I have a tendency to go overboard. Particularly when it comes to my oldest son’s birthday. I’ve done it every birthday for the past 8 years. I plan a big party with a custom theme and a homemade character cake of his choosing. I hand make party bags and table centerpieces. I prepare ridiculous amounts of food. I obsess over every detail and I knowingly set unrealistic expectations for how long it all will take me and how smoothly the preparation process will go. I intentionally drive myself to my breaking point. I’ll spare you underlying psychological reasons I do this.
Since moving to NYC it has become increasingly difficult to maintain full control over his birthday events. I have necessarily had to outsource, because there’s not much you can do party-wise in an 850SF apartment. So this year, one night while I was lying in bed checking my email way too late, I got a brilliant idea after seeing a promotion in my inbox. Why not celebrate his birthday with a few friends at Great Wolf Lodge? It’s one of his favorite places. We had already promised the boys a trip back this winter. He has a small group of close friends. It would be comparable from a cost perspective to finding something to do in the city.
So I sent a quick text to my husband, who was traveling, to confirm he was on board. “Sure. Sounds great. GO TO BED,” was his response. But I couldn’t just go to bed. I had to make this happen. NOW. About 10 minutes later, I had a confirmation email in my inbox and the wheels that were already spinning in my head kicked into high gear. I had to email parents to confirm they would let their kids do this, and their kids would be comfortable doing this. I had to make a food plan (because I can’t do anything without a food plan). I had to figure out what to do with my youngest son (because I thought it would be nice to not have him cramping his brother’s style for once). I had to figure out how to get us all there, because we weren’t all fitting in our car. I had to make custom gift bags for each of the boys to keep them occupied for the 90 minute car ride. (How did I ever survive the 24 hour drive to Grandma’s in Florida when I was a kid?)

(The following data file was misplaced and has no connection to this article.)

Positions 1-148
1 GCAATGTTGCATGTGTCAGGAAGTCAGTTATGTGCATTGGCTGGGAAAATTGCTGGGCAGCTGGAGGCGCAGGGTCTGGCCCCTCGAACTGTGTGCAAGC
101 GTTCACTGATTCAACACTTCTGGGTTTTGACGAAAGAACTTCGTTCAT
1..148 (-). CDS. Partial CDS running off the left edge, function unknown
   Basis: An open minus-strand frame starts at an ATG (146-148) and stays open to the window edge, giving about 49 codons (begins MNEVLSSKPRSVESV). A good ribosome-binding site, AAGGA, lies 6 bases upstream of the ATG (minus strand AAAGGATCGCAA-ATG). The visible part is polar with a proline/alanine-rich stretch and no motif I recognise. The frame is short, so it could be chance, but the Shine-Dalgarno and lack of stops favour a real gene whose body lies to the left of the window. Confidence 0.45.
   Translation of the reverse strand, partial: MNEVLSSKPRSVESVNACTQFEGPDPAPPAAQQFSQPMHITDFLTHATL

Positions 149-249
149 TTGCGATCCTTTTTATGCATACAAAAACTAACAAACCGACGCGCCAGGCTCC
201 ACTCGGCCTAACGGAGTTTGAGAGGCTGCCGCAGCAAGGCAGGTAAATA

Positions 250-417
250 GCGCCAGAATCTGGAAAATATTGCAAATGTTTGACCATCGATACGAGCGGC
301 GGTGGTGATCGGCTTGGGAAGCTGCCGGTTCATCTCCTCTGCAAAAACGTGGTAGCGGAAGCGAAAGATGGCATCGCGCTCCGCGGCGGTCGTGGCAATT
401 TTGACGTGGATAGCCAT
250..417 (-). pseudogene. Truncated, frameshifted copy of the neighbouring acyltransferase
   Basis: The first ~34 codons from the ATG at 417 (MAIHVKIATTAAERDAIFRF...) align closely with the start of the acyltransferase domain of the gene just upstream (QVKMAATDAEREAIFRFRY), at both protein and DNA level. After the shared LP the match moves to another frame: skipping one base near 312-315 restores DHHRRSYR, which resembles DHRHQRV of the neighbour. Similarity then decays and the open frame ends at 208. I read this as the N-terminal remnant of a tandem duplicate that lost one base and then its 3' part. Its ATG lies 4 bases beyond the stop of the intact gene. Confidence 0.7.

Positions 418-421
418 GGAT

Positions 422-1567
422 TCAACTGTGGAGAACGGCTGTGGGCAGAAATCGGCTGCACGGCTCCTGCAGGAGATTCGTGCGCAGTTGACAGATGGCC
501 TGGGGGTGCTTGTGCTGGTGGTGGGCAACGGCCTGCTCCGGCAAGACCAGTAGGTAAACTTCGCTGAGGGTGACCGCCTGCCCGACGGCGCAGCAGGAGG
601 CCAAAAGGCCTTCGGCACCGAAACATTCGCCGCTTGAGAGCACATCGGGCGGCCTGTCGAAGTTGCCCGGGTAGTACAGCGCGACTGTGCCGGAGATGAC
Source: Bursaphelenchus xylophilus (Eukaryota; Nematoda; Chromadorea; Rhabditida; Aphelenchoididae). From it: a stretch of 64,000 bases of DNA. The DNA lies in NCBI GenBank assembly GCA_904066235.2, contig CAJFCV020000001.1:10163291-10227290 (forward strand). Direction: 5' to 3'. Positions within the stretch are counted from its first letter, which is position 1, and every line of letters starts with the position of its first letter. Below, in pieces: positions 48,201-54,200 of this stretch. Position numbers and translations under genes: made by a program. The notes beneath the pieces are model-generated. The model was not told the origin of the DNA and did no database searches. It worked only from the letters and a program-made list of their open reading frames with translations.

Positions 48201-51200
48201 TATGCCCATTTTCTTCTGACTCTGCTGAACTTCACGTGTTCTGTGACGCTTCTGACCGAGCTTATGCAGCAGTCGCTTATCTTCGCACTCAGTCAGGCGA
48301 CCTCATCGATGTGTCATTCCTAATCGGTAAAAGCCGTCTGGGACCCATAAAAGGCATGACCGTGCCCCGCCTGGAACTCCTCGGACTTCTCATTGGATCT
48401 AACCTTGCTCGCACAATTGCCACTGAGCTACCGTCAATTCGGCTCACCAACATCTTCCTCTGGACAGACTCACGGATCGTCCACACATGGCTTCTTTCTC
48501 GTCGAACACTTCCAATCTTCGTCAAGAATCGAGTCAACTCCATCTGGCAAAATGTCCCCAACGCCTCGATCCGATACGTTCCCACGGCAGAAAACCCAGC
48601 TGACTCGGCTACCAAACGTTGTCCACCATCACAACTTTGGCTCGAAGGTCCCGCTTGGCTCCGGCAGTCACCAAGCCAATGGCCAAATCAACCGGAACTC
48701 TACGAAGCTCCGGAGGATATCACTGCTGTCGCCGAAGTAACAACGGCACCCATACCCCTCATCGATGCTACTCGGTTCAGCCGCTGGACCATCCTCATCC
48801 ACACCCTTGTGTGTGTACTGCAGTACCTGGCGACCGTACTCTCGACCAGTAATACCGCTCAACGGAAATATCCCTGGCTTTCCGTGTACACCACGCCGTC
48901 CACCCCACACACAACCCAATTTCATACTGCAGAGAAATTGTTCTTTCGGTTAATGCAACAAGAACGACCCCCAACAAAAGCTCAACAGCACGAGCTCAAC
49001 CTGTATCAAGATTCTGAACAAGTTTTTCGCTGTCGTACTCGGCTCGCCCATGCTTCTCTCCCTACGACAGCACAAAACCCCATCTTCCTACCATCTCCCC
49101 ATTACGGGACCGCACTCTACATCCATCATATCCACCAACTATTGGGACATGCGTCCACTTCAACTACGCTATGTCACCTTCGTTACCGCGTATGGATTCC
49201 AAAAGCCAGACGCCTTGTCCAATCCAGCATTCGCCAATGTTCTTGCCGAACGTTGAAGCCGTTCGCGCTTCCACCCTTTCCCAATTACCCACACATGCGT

Just like that, my job for the next two weeks turned into party planner. I created detailed lists leading up to departure day.
Lists of each snack and meal I would prepare for the kids.
Lists of each item I needed for their gift bags.
Lists of ingredients to purchase in order to execute the snack and meal plan.
Lists of things to pack. Lists of people to call and contact.
Lists of how I was going to get everything on my lists done.
I was focused. I was driven. I had everything under control. No detail was overlooked. Nothing was going to get in the way of this perfect birthday weekend I had planned. Before I knew it, it was Friday morning, the day before our departure. Monogrammed gift bags were ready for each boy. Rental car was lined up. Grocery and supply shopping was finished. Laundry was done. Everything had fallen into place as designed, and all I had left to finish up was the baking: birthday cake, chocolate zucchini muffins, and chocolate chip cookies. (I did mention I have a tendency to go overboard, right?)
I started my day with a workout, as I had missed quite a few recently between snow days for my youngest and my focus on marking off items on the birthday plan lists. As I lay on the gym mat, stretching out the sore spots in muscles out of practice, relishing a few moments of quiet before the baking extravaganza that lay ahead of me, my quiet mind was suddenly snapped back to attention. I haven’t received the “Looking Forward to Your Stay Email”. Don’t they always send a “Looking Forward to Your Stay Email” the day before? My stomach lurched. I had that feeling. That, something is wrong, feeling.
I pulled out my phone and searched for the confirmation email. Yes. Here it is. I clicked it open. Guest Reservation Details: Number of Guests- 2 Adults, 5 Children, Arrival Date: 1/22/14, Departure Date: 1/23/14. My brain imploded. January 22nd??? No. It’s supposed to be February 8th. I frantically searched for another confirmation email. This has to be a mistake. Nothing. I immediately pull up their website (thank you, smartphone) to confirm what I already knew would be true. Sold out. Aaaaargh!
I’m now running behind to pick my youngest up from an early dismissal day at school. As I scramble the few blocks up to his school I dial the number to Great Wolf Lodge, because of course this couldn’t wait until we got home. Thank you for calling Great Wolf Lodge. This is our busiest time of the year. We appreciate your patience. You are number 34 in line to speak to a representative. Aaaaargh! After five minutes, the gracious hold recording offers to save my place in line and call me back when a representative is available. Against my better judgment, I acquiesce. My son is ready to walk home, so I make sure the ringer on my phone is turned to the highest possible setting and off we go. My mind is filled with what if’s and whys. What am I supposed to tell my son? How am I going to explain to a group of boys who haven’t stopped talking about this for the past two weeks, that it’s not going to happen? How could I screw this up? Why didn’t I review that email when it came? My younger son is talking to me, but his words are floating in the space just outside my brain. I have no idea what he is saying.